3 takeaways from Syracuse University’s 2nd Campus Framework draft
Courtesy of Stephen Sartori
Syracuse University on Monday released the second and latest draft of the Campus Framework, a major infrastructure plan that is intended to guide physical campus development in both the short- and long-term.
The 180-page draft document contained several updates on the South Campus housing relocation project and detailed SU’s push to create a more “compact campus.” Here are three other Campus Framework updates of note that were included in the second draft.
Three-year housing requirement
The Campus Framework draft released Monday stated that SU will “continue to explore the viability of a third-year residential requirement.”
If the requirement is implemented, South Campus “would be considered as one of several possible housing options for third-year students,” according to the draft.
In February, university administrators hosted an open forum on the Campus Framework, answering questions from SU community members during a Q&A session about the plan. During the forum SU officials said the potential implementation of a three-year housing requirement was being discussed.
Currently, non-commuter students are required to live on campus for two years, but can get a waiver for their second year to live in greek housing.
SU Vice Chancellor and Provost Michele Wheatly at the forum said the university has to be “informed by research” when considering the three-year housing requirement. Research shows that students now do more work in groups and that common spaces facilitate a better student environment, which is more accessible on Main Campus, Wheatly said at the time.
The three-year housing requirement had not been mentioned publicly by university officials prior to the forum in February and previously was not included in the June 2016 Campus Framework Draft Overview.
SU stakeholder meetings
The second Campus Framework draft stated that feedback from SU stakeholders on the infrastructure plan is “critical.”
“Campus stakeholders, including deans, administrators, department chairs, faculty, staff, students, and neighborhood organizations, were interviewed to document real and perceived operational and physical limitations that impact community members,” the document stated. “These interviews revealed disparities in facilities between the University’s different colleges, areas with significant deferred maintenance, and department-level space needs.”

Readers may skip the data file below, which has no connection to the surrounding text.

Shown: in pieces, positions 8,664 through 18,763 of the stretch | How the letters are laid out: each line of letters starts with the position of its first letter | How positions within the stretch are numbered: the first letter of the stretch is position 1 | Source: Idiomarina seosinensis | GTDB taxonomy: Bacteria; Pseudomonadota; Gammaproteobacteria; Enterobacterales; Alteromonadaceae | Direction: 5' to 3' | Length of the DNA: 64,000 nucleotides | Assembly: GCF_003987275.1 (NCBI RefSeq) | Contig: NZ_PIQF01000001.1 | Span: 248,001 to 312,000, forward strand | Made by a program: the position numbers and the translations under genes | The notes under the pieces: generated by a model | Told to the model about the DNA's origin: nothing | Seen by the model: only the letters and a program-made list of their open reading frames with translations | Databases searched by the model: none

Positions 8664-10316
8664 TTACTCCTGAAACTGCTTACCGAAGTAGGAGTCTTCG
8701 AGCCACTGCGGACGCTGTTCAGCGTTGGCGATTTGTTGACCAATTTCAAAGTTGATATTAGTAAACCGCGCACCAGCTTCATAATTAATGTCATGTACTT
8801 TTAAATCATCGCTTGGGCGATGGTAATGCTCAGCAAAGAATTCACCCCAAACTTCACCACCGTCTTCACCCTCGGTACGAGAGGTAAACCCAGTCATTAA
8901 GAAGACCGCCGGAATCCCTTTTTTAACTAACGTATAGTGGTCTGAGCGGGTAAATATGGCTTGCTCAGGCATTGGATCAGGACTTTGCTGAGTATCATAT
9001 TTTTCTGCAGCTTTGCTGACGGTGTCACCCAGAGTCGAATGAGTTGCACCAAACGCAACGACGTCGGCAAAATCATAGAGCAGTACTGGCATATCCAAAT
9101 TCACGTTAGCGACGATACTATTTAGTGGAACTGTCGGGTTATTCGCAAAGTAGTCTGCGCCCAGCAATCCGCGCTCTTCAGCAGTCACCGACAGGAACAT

The draft though did not go on to exactly detail what these campus stakeholders had to say about the Campus Framework during their interviews with university officials.
The document only included feedback gathered from the MyCampus survey, which was sent to SU faculty, staff and students to get “campus impressions” in 2014.
Throughout the fall 2016 semester, SU administrators met with deans from different schools and colleges across campus to discuss the Campus Framework. The university also conducted two space audits during the fall semester, including an accessibility audit.
The February open forum on the Campus Framework was promoted in an SU News release. The release stated that university administrators at the forum would summarize the results of both the meetings with deans and the two space audits. The results of the meetings and the space audits though were never discussed at the forum.
To “optimize operating efficiency and allow for faculty collaborations,” the Campus Framework draft released by SU Monday details how “some consolidation” is under discussion for schools, colleges, departments and programs.
The SU Department of Psychology was used in the draft as an example for this possible consolidation, to bring schools and departments into “geographic proximity.” The department is currently part of the College of Arts and Sciences and is spread across four buildings, including within leased space, according to the document.
The Department of Psychology is “a good candidate” to occupy a new building, “as the newly constructed space can be customized to the unique spatial needs of the Psychology Department, and the adjacency to the hospital district can facilitate existing partnerships,” according to the draft.
“As a result of such a move, the School of Education could consolidate and expand within Huntington Hall once the Psychology Department vacates that space,” the document stated.
The Campus Framework draft did not give any other examples of hypothetical consolidations of SU schools, colleges, departments or programs. The document also did not detail what new building the Department of Psychology could potentially move into, if it were to be consolidated. It did however state that overall “many of the University’s academic departments and programs require new or upgraded facilities to replace an aging building stock and support modern academic practice and pedagogy.”
Disclaimer: The Daily Orange leases a house on Ostrom Avenue owned by Syracuse University. As part of the Campus Framework, the university has proposed building student housing on Ostrom Avenue where The Daily Orange currently operates.
Published on May 15, 2017 at 10:42 pm
Contact Sam: email@example.com